The primate, Archbishop Fred Hiltz, praises a new booklet by John Bowen "From Visitor to Disciple". Bowen is director of the Institute of Evangelism at Wycliffe College, University of Toronto. He "explores how people are helped to take steps from first attending church to becoming active disciples of Jesus." "This booklet is a must-read for every congregation. And it is a wonderful companion to the Back to Church Sunday initiative, which began in the Church of England and has now spread through many other churches, including our own. This year, Back to Church Sunday is September 26th . The theme is 'Come as you are'."
The congregation of the Cathedral of St. John the Baptist in Corner Brook, Nfld., raised the money to sponsor a family of Syrian refugees whom they welcomed in February 2016. "The whole family is learning English. One of their teachers is Ruth. She is a very devoted member of the cathedral congregation and supportive of all its outreach ministries. When her spouse who had been in long-term care for several years died she was absolutely lost. And then, in the midst of her grief, this opportunity to teach English emerged. Ruth says she cannot say enough about the deep joy and enrichment that this involvement with the Almaidamis has brought her". "Here is a lovely story reminding us that in extending hospitality to strangers, we may well indeed be 'entertaining angels unawares' (Hebrews 13:2). Insomuch as many would say Ruth has been an angel to the Almadaimi family, they have been all, in their own unique ways, been angels to her".
"A couple of weeks ago I made room for the Advent wreath on our dining room table. Soon I will make room for a crÃ¨che in my study and then for the Christmas tree. Those tasks are a sign of the Advent call to make room in our hearts for Christ, and all those for whom he would have us show his boundless compassion. This year the world has been gripped by the global refugee crisis, especially in the migration of thousands upon thousands fleeing from Syria". "Through the Primate's World Relief and Development Fund, our church has a long history of accompanying refugees". "I pray this Christmas be marked by a resurgence of this ministry of radical hospitality. All this we are called to do in the name of the Holy Child whose mother, Mary, and Joseph held him close as they fled and sought refuge in Egypt from the tyranny of Herod". "Pray with me, dear friends, that the room we make for those seeking refuge, and the hope of new beginnings among us, be spacious".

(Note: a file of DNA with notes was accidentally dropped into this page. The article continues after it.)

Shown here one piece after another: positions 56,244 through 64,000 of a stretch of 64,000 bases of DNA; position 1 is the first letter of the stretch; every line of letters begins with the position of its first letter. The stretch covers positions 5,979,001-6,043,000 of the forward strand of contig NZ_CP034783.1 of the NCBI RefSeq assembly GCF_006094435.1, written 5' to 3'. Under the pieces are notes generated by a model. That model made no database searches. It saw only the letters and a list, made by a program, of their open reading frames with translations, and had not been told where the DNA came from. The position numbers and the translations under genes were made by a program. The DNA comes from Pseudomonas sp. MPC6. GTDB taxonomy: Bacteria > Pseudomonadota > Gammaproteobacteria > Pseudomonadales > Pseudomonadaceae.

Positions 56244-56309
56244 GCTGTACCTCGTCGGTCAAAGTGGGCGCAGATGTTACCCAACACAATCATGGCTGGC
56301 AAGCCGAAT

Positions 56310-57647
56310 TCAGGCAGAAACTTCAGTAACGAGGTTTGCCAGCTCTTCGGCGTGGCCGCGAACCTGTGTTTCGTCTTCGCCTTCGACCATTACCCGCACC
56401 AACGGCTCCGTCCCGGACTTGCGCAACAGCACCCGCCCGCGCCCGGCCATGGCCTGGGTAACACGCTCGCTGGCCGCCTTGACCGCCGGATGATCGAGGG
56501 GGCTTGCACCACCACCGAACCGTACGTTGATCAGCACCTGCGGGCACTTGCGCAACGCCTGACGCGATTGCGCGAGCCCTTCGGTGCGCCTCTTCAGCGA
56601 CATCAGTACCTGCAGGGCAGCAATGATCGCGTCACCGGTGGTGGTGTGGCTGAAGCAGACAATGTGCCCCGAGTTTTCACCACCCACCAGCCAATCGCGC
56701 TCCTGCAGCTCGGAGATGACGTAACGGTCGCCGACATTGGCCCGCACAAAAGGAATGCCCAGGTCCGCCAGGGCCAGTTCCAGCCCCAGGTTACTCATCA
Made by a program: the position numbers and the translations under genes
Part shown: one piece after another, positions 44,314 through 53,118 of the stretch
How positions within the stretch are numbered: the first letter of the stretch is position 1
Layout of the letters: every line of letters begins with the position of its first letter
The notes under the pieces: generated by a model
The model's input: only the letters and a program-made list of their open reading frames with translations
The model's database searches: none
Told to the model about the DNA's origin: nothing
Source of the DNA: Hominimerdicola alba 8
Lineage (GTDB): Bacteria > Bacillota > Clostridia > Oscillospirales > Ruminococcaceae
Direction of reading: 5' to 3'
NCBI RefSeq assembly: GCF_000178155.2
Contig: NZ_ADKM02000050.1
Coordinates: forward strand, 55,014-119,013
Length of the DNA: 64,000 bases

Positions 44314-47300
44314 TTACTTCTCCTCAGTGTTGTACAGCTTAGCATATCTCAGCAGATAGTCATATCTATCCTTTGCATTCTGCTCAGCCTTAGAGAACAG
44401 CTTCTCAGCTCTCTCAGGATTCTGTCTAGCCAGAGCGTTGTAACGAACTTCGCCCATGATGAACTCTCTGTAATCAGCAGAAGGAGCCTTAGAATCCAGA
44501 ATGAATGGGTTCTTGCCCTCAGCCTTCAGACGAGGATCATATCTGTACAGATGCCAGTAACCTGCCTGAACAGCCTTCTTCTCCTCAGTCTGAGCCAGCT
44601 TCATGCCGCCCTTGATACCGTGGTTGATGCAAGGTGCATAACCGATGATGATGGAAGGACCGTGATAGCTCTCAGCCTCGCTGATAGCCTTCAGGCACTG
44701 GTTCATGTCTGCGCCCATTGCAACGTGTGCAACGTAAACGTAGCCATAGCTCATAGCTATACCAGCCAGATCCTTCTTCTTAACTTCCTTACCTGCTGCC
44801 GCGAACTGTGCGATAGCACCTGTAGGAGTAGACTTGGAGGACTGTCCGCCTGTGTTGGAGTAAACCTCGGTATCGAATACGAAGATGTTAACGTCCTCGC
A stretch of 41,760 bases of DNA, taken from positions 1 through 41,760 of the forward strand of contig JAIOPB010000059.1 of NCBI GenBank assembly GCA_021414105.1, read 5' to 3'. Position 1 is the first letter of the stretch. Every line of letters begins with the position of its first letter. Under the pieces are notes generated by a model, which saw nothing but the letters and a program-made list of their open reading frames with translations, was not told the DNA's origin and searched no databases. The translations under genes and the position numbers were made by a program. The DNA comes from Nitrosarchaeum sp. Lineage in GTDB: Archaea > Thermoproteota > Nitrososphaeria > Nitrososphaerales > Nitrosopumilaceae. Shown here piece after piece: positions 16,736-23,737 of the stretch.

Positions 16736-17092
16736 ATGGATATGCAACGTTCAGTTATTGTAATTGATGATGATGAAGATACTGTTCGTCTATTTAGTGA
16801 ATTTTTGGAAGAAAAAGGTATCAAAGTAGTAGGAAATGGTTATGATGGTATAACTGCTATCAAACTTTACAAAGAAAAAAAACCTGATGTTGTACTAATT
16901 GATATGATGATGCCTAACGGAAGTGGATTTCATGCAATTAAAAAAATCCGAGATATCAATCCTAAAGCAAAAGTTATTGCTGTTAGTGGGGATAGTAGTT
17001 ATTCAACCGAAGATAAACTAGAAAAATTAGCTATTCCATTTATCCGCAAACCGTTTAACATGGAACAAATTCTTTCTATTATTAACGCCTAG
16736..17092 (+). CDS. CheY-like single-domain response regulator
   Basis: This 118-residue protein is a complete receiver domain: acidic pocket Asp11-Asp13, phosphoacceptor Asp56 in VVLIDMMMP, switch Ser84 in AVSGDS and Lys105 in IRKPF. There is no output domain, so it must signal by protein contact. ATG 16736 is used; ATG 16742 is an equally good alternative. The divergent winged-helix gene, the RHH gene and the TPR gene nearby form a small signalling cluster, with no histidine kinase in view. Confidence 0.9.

"Perhaps you know that feeling. After being away for any length of time, you return to your church family, sit in your favourite pew, participate in the liturgy and think, 'Gee, it's good to be home !'" "The church is a place where people can make a lot of mistakes and still feel loved, accepted and forgiven". "There will always be something to fault in any church. The church is not perfect; no church is. Think of the church as a religious version of AA -- recovering sinners -- for that's what we are". "This November, why not give the church another chance and attend one of the special services that will be offered in most Anglican churches, such as Remembrance Sunday ? Know that you are loved, accepted and welcomed just as you are because God loves us just as we are. Come home to your church family".
"The prime purpose of congregational development is to strengthen the life at the centre of the community, and thereby to strengthen the congregation's ministry. .... Congregational development is thus one of the necessary steps in evangelism. If this work of building up our congregations is ignored, the long range goals of evangelism will be hampered". -- Intro., p. 3.
Contents: Congregational development: An Introduction -- Bible study guide -- Statistical information -- Assessing your congregation's vitality and readiness for growth -- The cost of growth -- Ten ways to invite those without a church home -- Integrating newcomers -- Understanding and ministering to the lapsed member -- One year congregational development plan (blank) -- One year congregational development plan (sample) -- Annotated bibliography -- Evaluation and feedback sheet -- Sharing of resources on congregational development.
OTCH copy: Preconference materials listed in Table of Contents i.e. An introduction to pre-conference material -- Preconference A: Readiness for receiving new members -- Preconference B: Data sheet -- Preconference C: Household record sheet -- Preconference D: Parish structure and organization -- Preconference E: Community Profile not included in this copy. Pocket on inside back cover "Please place pre-conference material here".